Just last week we interviewed Dr Cathleen Thomas, Senior Project Manager of the Hen Harrier Life Project, for a podcast, RSPB Hen Harrier LIFE Report, which was uploaded four days ago on December 5th. We discussed the highs and lows of the project (which ends next spring): the nest and roost sites the project had protected so far, the reliability of the satellite tags used by the project’s researchers, but also the depressing number of tagged chicks that were known to have been illegally persecuted on grouse moors or that had (as the lawyer-speak puts it) ‘disappeared in suspicious circumstances’.
I also asked Cathleen about how the deaths of so many of the project’s young birds impacted her and her team. “I’ve kind of run out of words that explain just how devastating it is’, she replied, “I come into to work every day and wonder will this be the day we’ve lost another one…”. But she also expressed hope that perhaps the situation was improving as ‘just’ one of this year’s chicks, a young female called Ada, had been killed so far…
That was less than a week ago. Move forward to today, and RSPB Scotland have just put out a press-release entitled, “Hen harrier found dead while two others disappear in suspicious circumstances”. Another devastating day for Cathleen Thomas and her team, for the future of Hen Harriers in the UK, and hopefully – should justice ever be delivered anyway – a devastating day for the out of control industrialised grouse shooting industry and its lobbyists.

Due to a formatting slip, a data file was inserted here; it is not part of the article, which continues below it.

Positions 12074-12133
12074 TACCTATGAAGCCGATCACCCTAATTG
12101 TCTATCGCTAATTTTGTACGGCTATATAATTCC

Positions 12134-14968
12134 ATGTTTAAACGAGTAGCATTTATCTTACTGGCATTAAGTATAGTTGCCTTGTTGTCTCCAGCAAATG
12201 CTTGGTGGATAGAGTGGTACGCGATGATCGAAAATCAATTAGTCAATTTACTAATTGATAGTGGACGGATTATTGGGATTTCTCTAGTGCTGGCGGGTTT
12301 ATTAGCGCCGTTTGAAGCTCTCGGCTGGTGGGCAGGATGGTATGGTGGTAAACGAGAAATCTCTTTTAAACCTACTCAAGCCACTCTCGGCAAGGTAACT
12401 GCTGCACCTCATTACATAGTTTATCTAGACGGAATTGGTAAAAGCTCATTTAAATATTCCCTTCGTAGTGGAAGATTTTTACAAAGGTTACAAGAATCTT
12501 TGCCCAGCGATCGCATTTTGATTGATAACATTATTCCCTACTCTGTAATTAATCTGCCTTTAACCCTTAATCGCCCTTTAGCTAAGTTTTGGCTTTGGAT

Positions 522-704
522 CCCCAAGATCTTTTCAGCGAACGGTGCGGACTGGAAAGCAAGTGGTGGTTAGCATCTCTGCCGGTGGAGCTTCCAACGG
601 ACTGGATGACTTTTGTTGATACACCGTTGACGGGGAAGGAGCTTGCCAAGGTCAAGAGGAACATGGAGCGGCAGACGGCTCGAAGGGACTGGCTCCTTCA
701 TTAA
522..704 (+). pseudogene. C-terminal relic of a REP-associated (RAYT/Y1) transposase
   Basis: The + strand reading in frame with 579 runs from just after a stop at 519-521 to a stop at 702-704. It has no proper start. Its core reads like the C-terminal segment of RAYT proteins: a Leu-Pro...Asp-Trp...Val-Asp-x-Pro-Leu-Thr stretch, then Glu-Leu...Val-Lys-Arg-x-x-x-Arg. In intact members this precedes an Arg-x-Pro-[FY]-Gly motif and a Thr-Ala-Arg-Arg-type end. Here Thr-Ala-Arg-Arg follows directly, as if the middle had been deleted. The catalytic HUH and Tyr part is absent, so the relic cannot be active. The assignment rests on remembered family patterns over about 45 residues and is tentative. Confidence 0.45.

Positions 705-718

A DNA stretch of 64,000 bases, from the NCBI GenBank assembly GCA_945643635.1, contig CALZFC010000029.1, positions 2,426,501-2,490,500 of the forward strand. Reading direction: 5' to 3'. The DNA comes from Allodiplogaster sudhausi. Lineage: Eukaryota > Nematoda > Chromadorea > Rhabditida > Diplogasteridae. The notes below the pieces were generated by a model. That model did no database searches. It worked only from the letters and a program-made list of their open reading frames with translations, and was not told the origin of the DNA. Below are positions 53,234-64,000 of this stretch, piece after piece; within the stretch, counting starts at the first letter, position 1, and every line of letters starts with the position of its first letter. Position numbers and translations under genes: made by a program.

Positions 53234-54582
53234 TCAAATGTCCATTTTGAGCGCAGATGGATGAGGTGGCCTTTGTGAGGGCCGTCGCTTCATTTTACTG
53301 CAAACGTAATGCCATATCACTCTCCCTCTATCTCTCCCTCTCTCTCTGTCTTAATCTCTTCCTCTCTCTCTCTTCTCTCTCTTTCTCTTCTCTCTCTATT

Hen harrier found dead while two others disappear in suspicious circumstances
RSPB Scotland is appealing for information following the discovery of the body of a hen harrier found to have been shot and the sudden disappearances of two young satellite-tagged hen harriers.
A member of the public found the dead female bird on a grouse moor on the Dumfries-shire/South Lanarkshire boundary near the village of Wanlockhead on 7 June 2019. A post mortem examination of the body by SRUC vets confirmed that the bird had died as a result of “penetrating trauma” injuries of unknown cause, with shooting a possibility. The examination also showed that the bird had previously been shot, with a shotgun pellet recovered from the left breast muscle. An investigation by Police Scotland has not identified a suspect for the bird’s shooting.
The birds who have disappeared in suspicious circumstances were fitted with satellite tags under licence by the RSPB’s Hen Harrier LIFE project team this summer while they were still in the nest. Romario, a young male, fledged from a nest on National Trust for Scotland’s Mar Lodge Estate, while Thistle, a young female, was tagged on an estate in Easter Ross.
Romario was last recorded on 11 September on a grouse moor between Tomintoul and Grantown-on-Spey, while the last transmission from Thistle’s tag was received on 12 October, from another grouse moor, in east Sutherland. Satellite tags are highly reliable, so sudden stops in transmission give immediate cause for concern.